Hologic announces agreement with Clarian Health Partners
Hologic Inc (Bedford, Mass) has announced that it entered into an exclusive 3-year agreement with Clarian Health Partners Inc, a consolidated health care organization based in Indiana, covering the purchase and sale of Hologic’s Lorad line of analog and digital mammography products and stereotactic breast biopsy systems. The exclusive agreement also covers computer-aided detection systems from R2 Technology. Systems purchased through the agreement will be supplied through Associated X-Ray Services Inc, Hologic’s sole distributor in the state of Indiana.

“Entering into this agreement with Clarian is particularly exciting for us,” said Jack W. Cumming, Hologic’s chairman and CEO. “As an organization, Clarian is clearly focused on providing the highest quality of care for its patients, using state-of-the-art health care solutions. The company’s clinical specialists are among the most dedicated and passionate professionals in the industry. We believe Clarian’s choice of Hologic as its sole-source supplier is recognition of our commitment to providing unsurpassed image quality and performance in our breast imaging systems. We look forward to working closely with Clarian Health Partners to provide its patients the best possible technologies for the early detection of breast cancer.”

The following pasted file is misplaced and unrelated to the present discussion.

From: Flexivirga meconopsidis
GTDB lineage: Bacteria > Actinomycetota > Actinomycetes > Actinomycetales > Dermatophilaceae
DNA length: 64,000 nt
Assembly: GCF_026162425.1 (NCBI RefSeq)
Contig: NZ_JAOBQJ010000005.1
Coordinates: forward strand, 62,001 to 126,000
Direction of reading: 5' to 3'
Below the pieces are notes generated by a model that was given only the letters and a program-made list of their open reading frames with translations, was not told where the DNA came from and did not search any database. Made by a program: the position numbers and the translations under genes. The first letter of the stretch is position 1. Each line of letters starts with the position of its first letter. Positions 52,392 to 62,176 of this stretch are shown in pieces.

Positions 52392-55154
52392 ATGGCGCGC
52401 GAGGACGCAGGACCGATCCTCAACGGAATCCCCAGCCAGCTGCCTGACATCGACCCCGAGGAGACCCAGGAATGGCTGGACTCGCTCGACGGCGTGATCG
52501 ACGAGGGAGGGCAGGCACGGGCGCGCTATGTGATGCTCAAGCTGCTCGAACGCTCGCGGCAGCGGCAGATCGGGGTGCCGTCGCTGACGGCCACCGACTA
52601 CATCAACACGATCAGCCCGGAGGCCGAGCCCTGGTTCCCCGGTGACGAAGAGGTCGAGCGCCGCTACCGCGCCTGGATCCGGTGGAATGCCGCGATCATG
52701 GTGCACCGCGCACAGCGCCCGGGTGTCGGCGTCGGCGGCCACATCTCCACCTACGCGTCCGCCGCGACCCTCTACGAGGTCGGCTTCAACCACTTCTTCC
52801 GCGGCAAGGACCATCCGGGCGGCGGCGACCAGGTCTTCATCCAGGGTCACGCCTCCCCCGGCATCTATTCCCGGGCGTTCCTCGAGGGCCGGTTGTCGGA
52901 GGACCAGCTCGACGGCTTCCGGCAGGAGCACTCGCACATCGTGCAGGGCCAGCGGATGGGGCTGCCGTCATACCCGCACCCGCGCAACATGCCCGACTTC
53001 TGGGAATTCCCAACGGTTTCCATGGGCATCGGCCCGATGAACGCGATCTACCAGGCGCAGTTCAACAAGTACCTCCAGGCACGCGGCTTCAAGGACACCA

Hologic’s comprehensive line of mammography products includes the Lorad Selenia, the industry’s only full-field digital mammography system using direct capture technology, and the M-IV and Affinity Series of screen-film mammography systems. Both product lines incorporate Hologic’s proprietary HTC (High Transmission Cellular) grid, which provides higher contrast images by reducing radiation scatter in two directions, and the FAST (Fully Automatic Self-Adjusting Tilt) Compression Paddle, which assures more uniform compression, for improved imaging and enhanced patient comfort. Hologic also provides both upright and prone stereotactic breast biopsy systems.